This requirement applies to the exterior layer of the wall construction only, which means that combustible trim and soffits are permitted. (These elements are not considered part of the building envelope.) Where there is a desire to use wood for decorative purposes in other areas, members must be tested to confirm they meet requirements for heavy timber, which is permitted in exterior applications.

Where solid wood elevator and stair shafts are used, they must be covered in fire-rated plywood roof sheathing. Within the building, the fire rating and flame spread requirements are the same as they are in four-storey construction.

All of the projects described in this publication used a proprietary fire-wall system of one kind or another. These systems generally incorporate two separate wood-frame walls on either side of a steel channel gypsum firewall. If consumed by fire, these outer walls are designed to collapse without com-promising the integrity of the rest of the firewall.

7 For a complete explanation of changes, see: http://www.housing.gov.bc.ca/building/wood_frame/6storey_form.htm

figure 05Riverport Flats R5: The project uses a proprietary firewall system in which two freestanding walls are tied together. If one side collapses due to fire, the other is designed to remain intact.

MINERAL WOOL

2% SLOPED

10”

8

R61 0 HR.

METAL FLASHING

ALUMINUM CLIP WITH PAN HEADSCREW & DRYWALL SCREW (TYPICAL)

ALUMINUM CLIP WITH PAN HEADSCREW & DRYWALL SCREW (TYPICAL)

ALUMINUM CLIP WITH PAN HEADSCREW & DRYWALL SCREW (TYPICAL)

ALUMINUM CLIP WITH PAN HEADSCREW & DRYWALL SCREW (TYPICAL)

1-1/4” DRYWALL SCREW

3/8” PAN HEAD SCREW

1” SHAFTLINER PANEL2”

1” SHAFTLINER PANEL(MINIMUM VERTICAL LENGTHAS ILLUSTRATED, 24” INLENGTH OPTIONAL)

BACK TO BACKC RACK

ROOF INTERSECT/PARAPET

INTERMEDIATE FLOOR

2ND FLOOR CONCRETE SLAB

W61 2 HR.

W61 2 HR.

F61 1HR.

W61 2 HR.

F31 2 HR.

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acoustic performanceAs with any issue of building performance, the acoustics of a mixed-use wood-frame structure can be designed to meet or exceed minimal requirements, depending on the expectations of the developer, buyers and tenants.

Acoustic performance at vertical separations can be achieved using staggered studs mounted on a single 2x6 sill plate, with a double layer of drywall on either side. Another option is the use of a double stud wall system with a 25mm air gap. Acoustic performance at horizontal separations can be achieved using a concrete topping that may vary from as little as 25mm of lightweight gypcrete, to 75mm of similar material.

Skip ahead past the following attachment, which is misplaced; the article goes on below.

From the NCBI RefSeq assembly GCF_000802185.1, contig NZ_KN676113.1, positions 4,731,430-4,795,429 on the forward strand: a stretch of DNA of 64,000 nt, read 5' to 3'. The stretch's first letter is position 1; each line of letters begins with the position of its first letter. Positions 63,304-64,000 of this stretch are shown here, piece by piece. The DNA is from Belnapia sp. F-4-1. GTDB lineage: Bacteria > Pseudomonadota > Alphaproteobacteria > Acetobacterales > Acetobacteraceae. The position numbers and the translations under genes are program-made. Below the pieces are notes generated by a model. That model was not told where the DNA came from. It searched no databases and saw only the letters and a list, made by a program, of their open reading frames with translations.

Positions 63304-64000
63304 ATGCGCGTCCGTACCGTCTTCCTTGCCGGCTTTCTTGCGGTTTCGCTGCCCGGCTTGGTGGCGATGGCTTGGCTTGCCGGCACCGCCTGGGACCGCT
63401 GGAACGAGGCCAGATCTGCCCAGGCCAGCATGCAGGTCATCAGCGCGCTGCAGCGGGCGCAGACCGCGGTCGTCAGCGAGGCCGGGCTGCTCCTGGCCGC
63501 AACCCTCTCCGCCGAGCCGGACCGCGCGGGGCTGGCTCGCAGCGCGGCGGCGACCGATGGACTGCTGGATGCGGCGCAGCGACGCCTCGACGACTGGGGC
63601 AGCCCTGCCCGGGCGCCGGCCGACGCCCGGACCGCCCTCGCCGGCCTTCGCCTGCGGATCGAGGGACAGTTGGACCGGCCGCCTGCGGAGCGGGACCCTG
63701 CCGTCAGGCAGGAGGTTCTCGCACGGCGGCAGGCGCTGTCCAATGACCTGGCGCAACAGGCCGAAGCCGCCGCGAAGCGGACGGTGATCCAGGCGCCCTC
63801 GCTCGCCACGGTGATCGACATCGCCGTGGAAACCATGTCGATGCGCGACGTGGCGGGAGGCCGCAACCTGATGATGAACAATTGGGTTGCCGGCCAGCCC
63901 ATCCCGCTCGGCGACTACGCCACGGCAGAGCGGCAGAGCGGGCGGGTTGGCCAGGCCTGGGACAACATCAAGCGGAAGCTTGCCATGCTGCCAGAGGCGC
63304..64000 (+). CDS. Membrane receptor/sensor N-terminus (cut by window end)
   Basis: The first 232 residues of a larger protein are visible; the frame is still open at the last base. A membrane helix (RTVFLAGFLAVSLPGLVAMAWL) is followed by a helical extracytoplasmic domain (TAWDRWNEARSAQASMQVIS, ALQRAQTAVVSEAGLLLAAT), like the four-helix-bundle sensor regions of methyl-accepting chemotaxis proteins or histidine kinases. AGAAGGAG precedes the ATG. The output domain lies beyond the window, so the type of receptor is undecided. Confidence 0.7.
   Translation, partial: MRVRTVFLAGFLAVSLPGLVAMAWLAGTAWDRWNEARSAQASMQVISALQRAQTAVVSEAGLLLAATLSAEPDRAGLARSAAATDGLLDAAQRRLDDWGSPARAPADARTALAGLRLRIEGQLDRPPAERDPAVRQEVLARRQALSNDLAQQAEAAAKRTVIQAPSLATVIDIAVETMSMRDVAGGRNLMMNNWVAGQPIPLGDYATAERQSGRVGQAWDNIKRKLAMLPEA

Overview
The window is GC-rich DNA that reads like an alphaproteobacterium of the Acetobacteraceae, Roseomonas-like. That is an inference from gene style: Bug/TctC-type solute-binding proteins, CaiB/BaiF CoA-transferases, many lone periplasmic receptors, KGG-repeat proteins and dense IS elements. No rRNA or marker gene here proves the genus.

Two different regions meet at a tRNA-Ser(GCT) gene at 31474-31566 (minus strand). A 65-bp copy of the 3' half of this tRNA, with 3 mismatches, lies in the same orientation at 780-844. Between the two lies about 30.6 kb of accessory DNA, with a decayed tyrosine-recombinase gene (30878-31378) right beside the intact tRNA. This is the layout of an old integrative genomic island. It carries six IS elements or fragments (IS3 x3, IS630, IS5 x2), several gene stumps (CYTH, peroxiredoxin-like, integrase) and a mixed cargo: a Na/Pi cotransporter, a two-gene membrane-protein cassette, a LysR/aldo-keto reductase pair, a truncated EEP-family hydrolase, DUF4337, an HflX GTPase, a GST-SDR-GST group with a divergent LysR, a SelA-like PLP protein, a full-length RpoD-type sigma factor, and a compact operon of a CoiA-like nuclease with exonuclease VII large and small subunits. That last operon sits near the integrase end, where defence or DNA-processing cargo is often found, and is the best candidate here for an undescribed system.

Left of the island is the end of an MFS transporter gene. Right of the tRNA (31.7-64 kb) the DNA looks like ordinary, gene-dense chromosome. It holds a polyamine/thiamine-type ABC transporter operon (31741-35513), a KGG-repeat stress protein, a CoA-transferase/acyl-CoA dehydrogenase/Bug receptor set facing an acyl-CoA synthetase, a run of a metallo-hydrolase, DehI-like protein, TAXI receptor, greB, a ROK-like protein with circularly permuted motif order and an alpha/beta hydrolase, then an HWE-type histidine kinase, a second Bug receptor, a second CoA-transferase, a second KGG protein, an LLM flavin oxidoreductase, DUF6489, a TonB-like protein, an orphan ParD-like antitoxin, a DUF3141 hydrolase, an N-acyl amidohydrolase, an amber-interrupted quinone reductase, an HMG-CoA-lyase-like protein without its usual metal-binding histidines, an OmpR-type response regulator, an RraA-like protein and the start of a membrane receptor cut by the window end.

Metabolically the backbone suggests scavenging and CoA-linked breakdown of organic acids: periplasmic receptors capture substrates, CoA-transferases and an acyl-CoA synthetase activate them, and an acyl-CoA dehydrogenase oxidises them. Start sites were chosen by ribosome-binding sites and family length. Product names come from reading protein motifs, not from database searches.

Hillcrest Village: Rendering of the building cross section

The choice of topping thickness is related to cost and performance, as well as the choice of heating system. Radiant piping can be installed in toppings of 38mm or more in depth. The depth of topping also affects the sill plate detail on all perimeter walls. At Hillcrest Village, no topping was used. Instead, for reasons of economy and weight, a resilient layer was installed below the floor finish and the ceilings were constructed using a double layer of drywall on resilient channels that inhibit the transfer of impact noise.

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While discussion of six-storey wood buildings tends to focus on structural performance and occupant safety, there are also issues to consider related to construction.

weather and moisture protectionIt stands to reason that a six-storey wood building will take approximately 50% longer to frame than a four-storey equivalent built using the same techniques. As such, the risk of materials getting wet is considerably greater. This situation is exacerbated by the increased number of laminated solid sawn members that are required to carry the increased loads on the lower floors. If exposed to weather, these have a tendency to retain water longer than non-laminated members.

On the Sail project, the contractor monitored water exposure and retention to ensure proper drying. Holes were drilled through the concrete topping and subfloor on each level to allow water to drip into buckets rather than forming ponds that might prolong exposure to the wood. For the lowest floor, which was also the roof of the parking garage, a 38mm concrete upstand was created to accomplish the same objective.

fire safetyWhile there have been more than 50 five- and six-storey wood-frame buildings completed in B.C. over the last five years, many municipal building officials and fire safety officers have not yet had firsthand experience with the application.

In the case of Sail, which was the first six-storey wood-frame building constructed in Vancouver, the design team met with the authority having jurisdiction well in advance of the project to ensure that everyone was comfortable with the proposed approach.

Recognizing the vulnerability of wood-frame buildings to fire while under construction, Sail’s developer, Adera, created a protocol that has since been adopted by other municipalities. Safety measures included having running water available on site for firefighting throughout the construction period, and installing gypsum board from the ground floor up rather than the reverse, which has always been the standard practice.

At the request of the fire department, one of the exit stairways in each building discharges directly to the street, both for the added safety of occupants and to improve access for firefighters. The fire department was invited to visit the site monthly to review safety procedures.